The stories apparently provided the basis for a Japanese television series, 何でも屋大蔵の事件簿, The Casebook of Daizou the Odd Job Man, in 2002 and 2003.
 

Wednesday, 2 January 2019

The Gymnasium Murder

体育館の殺人 (taiikukan no satsujin, The Gymnasium Murder, 2012) is a mystery novel by AOSAKI Yuugo (青崎有吾, born 1991). The publishers, Sougen Suiri, often have an invented English title on their cover, and in this case it is The Black Umbrella Mystery, which might suggest some similarity to the first Ellery Queen mysteries, such as The Roman Hat Mystery. If that was what they wanted to suggest, the suggestion is certainly warranted. Although the book is a locked room mystery, the style of detection involves a string of deductions around a single object, leading to criteria that narrow the field of suspects, very much in the style of The Dutch Shoe Mystery and particularly The Roman Hat Mystery.

The table tennis club and other sports clubs are using the old gymnasium of their high school. At one end of the hall is a stage, and unusually its curtain is down. When the theatre club arrives for its rehearsal they open the curtain. On the stage is the body of the president of the broadcasting club, stabbed in the back. The investigating police soon stumble on a puzzle: the doors at the stage end were both locked, so that the only exit was through the hall; but the president of the table tennis club claims that nobody had come through from the stage end since the victim entered. Since she had been alone in the gym for part of this time, they soon decide that she must be the killer. High school first year, 柚乃 (Yuno), who overhears their discussion, is convinced that her club president is innocent, and desperately seeks the help of secretive and eccentric schoolboy genius 裏染天馬 (URAZOME Tenma). She finds him in an unused club room, which he has turned into his own apartment and filled with toy figures of anime heroines. Urazome has no interest in school work or anything else except for anime and manga, to which he devotes all his time and money. 

I get the impression that the target audience for this book is young teenagers who have not yet read much mystery fiction. Except for one meta-literary joke about 'fair play', all the cultural references seem to be to anime and manga. Most of these escaped me; but I didn't get the impression I was missing anything of value. They seemed simply part of the thin characterisation of Urazome as an otaku. The emphasis on Urazome's effortless intellectual superiority is another element that reads like something only a book for children would do.

Although the 'fair play' joke I mentioned touches on what some might consider improper misdirection, the mystery is very much fair play. All the elements needed to solve the mystery are presented openly and in many cases their significance is noted in advance of the final explanation. I'm not quite sure how good the reasoning is. There were points in the series of deductions where I thought that obvious alternatives were being missed, while a lot of time was being spent on ruling out possibilities that weren't very likely in the first place; but that's a criticism it probably shares with Ellery Queen's acknowledged classics. I didn't enjoy the deductions here as much as I enjoyed Ellery Queen. I'm not sure if that's because I actually was a teenager when I read Ellery Queen or because there was something slightly lacking here. It felt a little like we were creating Venn diagrams more than reading a story. In Ellery Queen the deductions often lead to a real surprise, and perhaps that was what was missing.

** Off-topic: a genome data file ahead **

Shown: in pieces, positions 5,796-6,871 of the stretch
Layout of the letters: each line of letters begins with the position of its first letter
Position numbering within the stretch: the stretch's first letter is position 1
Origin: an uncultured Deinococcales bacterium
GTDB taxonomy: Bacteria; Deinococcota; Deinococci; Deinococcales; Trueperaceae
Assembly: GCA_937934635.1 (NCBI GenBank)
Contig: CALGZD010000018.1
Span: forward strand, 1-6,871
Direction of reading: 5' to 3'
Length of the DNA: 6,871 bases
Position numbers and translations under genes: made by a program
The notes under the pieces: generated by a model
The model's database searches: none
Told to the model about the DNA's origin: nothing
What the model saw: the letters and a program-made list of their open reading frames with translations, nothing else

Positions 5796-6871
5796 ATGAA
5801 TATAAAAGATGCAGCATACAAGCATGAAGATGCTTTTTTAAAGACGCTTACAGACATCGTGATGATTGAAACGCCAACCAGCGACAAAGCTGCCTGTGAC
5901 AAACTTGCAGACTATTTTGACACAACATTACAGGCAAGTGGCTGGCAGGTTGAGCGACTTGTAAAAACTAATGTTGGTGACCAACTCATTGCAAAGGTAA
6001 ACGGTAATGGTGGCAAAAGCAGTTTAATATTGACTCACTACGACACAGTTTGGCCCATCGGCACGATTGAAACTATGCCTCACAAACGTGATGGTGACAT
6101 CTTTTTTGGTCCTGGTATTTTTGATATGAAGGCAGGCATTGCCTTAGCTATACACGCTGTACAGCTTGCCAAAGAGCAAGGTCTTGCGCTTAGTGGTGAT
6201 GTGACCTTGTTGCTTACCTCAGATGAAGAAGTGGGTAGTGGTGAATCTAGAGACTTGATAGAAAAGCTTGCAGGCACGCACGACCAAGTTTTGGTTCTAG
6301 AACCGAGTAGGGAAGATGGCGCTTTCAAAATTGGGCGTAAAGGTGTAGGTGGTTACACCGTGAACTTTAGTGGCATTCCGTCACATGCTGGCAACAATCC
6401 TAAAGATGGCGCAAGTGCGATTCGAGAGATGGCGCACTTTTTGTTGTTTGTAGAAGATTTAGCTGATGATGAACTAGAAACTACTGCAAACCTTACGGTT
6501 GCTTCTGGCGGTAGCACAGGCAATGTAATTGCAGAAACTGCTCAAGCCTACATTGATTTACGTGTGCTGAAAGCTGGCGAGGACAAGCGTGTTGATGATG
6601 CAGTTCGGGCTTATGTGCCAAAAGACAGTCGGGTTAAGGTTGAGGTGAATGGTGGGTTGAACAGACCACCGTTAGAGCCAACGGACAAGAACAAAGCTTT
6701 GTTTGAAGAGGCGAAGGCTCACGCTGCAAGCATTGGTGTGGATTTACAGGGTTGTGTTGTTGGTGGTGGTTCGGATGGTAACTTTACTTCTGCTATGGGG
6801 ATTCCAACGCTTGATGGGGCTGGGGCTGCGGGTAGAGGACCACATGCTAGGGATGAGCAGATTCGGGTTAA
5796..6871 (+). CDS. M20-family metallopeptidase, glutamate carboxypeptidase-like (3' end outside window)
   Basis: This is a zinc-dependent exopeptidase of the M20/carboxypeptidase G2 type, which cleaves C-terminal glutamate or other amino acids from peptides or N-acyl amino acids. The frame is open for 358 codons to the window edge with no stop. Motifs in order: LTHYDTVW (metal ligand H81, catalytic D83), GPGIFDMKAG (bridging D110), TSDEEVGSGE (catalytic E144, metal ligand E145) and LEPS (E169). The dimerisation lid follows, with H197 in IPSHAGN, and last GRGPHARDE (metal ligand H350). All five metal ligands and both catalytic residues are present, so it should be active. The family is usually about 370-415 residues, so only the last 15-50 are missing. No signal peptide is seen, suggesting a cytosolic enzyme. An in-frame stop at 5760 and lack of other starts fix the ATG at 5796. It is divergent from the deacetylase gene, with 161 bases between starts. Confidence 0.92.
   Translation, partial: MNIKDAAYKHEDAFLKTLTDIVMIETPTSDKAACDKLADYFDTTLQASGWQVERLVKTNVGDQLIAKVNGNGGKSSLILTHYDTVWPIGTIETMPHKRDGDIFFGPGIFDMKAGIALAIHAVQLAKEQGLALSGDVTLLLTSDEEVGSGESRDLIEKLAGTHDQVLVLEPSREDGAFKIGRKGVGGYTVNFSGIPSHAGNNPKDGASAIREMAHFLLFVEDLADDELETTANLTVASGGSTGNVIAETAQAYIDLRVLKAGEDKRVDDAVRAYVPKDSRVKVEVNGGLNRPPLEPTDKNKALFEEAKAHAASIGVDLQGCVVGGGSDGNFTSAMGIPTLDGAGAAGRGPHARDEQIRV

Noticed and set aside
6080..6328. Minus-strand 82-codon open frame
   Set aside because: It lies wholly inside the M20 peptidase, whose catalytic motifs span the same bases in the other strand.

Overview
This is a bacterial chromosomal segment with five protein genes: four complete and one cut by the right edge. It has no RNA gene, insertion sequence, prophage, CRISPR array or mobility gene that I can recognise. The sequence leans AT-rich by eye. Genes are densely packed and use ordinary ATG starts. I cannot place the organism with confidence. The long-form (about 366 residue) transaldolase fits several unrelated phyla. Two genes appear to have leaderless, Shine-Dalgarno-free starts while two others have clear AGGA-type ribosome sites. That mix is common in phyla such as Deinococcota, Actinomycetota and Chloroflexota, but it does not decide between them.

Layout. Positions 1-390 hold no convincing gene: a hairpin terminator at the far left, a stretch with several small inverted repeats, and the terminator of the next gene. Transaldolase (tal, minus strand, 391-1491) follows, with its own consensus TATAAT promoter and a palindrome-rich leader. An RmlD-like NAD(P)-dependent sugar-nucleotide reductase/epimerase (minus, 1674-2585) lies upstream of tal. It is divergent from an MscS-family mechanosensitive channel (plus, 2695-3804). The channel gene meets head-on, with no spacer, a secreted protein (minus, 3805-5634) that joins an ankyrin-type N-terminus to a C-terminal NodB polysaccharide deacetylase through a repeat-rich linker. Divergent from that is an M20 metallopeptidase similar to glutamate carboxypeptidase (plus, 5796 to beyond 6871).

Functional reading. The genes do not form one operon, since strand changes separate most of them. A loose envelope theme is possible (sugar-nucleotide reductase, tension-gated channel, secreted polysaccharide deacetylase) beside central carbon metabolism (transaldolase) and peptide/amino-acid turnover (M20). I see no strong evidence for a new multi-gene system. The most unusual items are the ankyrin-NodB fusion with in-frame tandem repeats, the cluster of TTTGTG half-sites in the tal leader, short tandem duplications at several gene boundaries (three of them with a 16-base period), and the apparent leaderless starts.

The school setting felt like a deliberate reversal on the kinds of unusual setting favoured by Ellery Queen and others: a completely mundane world, in which every object, room and role is something everyone is familiar with. A few characters are more like types from popular literature than real people; but the only bit that was really far from everyday life was Urazome. I did slightly feel that a sharper observation of the everyday world might have made even that a bit more interesting.

This sounds a bit negative; but if you like classic puzzle detective stories, this is certainly one to try. I certainly expect I'll try another one in the series at some time. One point I liked was the confidence shown in giving us a full length novel with only one murder. Many writers, including the most famous, almost feel obliged to have at least two (Sayers and Crofts are the exceptions that spring to mind); but there is something pleasing to me when the whole book is about just one crime. 

You can read a different take on the same book at Ho-Ling's blog here.